Let's say the professor had a lecture abroad and met a very keen and promising student there. He agreed on giving him a position as a student intern in his research at a university laboratory. It is completely outside of any publicly open positions but the prof seems to be very impressed by the student's smart questions and interest. However, apparently, it's the university who has the final say whether they will officially invite him or not. The university is Japanese. What are the factors upon which they make the decision? And what are the odds they will agree to that? I am sorry if this question is off. It's torturous not to know if there is any hope or not.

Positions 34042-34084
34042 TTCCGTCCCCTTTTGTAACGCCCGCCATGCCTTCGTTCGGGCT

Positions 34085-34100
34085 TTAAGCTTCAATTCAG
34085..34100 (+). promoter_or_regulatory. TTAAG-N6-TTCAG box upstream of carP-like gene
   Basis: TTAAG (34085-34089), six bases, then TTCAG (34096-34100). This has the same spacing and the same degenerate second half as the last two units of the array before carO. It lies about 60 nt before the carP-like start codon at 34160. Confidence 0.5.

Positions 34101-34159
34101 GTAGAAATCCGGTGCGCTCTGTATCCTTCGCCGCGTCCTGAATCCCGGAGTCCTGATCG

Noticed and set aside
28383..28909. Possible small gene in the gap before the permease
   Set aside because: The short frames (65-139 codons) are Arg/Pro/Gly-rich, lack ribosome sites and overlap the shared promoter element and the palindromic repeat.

Different schools have different procedures, but as far as I know, a formal offer of admission will come from an admission officer (or a graduate officer), not from a professor.
Usually, the most a professor can do is to recommend a student for admission to a program, and possibly indicate that she/he has already met the student. The admission process itself is usually handled by a separate officer, which will check if all the admissions requirements are met. Those might include various academic requirements, suitable background in the primary or a cognate field, language requirements etc. (These requirements might be checked at the departmental level, and a recommendation then forwarded to the appropriate admission officer.)
In some cases, admission may depend on the availability of funding, so that a student who applies knowing a professor can guarantee funding has an advantage.
Funding is usually the trickiest part, but I am also aware of cases where a student had found a willing supervisor but the file was rejected on academic grounds.